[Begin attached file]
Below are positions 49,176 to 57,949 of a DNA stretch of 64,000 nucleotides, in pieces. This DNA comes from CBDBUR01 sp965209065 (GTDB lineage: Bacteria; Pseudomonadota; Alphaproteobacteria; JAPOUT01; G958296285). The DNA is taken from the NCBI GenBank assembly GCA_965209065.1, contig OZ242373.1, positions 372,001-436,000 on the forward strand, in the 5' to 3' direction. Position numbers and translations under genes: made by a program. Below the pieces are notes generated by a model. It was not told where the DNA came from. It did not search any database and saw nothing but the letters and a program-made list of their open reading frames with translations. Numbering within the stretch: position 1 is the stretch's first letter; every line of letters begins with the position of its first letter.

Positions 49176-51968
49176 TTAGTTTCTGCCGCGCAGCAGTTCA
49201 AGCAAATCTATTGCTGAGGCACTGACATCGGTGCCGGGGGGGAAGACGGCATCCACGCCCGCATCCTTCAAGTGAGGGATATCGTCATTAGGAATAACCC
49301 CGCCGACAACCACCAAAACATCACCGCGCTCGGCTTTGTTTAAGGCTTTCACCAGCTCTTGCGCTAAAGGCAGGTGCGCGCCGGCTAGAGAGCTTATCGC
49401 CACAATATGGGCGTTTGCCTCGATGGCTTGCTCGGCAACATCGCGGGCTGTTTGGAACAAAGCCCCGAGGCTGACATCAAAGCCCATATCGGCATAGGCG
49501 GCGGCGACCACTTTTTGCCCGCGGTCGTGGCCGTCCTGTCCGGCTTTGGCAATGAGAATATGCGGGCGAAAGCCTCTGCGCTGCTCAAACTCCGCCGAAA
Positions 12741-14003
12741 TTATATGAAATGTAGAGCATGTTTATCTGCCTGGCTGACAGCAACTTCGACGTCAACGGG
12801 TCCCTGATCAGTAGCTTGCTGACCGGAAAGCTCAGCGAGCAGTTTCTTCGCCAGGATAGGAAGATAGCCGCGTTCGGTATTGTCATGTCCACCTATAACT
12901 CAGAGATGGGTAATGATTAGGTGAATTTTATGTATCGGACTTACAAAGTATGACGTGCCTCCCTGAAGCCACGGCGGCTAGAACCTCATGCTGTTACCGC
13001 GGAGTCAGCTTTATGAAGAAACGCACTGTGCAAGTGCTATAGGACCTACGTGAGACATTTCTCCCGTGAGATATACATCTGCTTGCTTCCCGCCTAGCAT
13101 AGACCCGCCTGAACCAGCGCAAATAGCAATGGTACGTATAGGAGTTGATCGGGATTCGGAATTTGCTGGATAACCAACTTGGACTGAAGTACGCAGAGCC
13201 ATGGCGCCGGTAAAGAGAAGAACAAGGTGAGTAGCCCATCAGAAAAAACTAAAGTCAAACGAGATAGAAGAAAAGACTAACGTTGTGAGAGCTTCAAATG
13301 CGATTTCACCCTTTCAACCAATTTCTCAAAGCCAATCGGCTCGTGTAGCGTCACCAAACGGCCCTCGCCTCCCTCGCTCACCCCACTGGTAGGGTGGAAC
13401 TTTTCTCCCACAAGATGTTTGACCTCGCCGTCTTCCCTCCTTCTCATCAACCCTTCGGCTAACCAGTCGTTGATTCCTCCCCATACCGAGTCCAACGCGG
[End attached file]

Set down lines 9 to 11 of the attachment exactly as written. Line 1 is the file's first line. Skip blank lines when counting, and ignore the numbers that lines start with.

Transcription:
12741 TTATATGAAATGTAGAGCATGTTTATCTGCCTGGCTGACAGCAACTTCGACGTCAACGGG
12801 TCCCTGATCAGTAGCTTGCTGACCGGAAAGCTCAGCGAGCAGTTTCTTCGCCAGGATAGGAAGATAGCCGCGTTCGGTATTGTCATGTCCACCTATAACT
12901 CAGAGATGGGTAATGATTAGGTGAATTTTATGTATCGGACTTACAAAGTATGACGTGCCTCCCTGAAGCCACGGCGGCTAGAACCTCATGCTGTTACCGC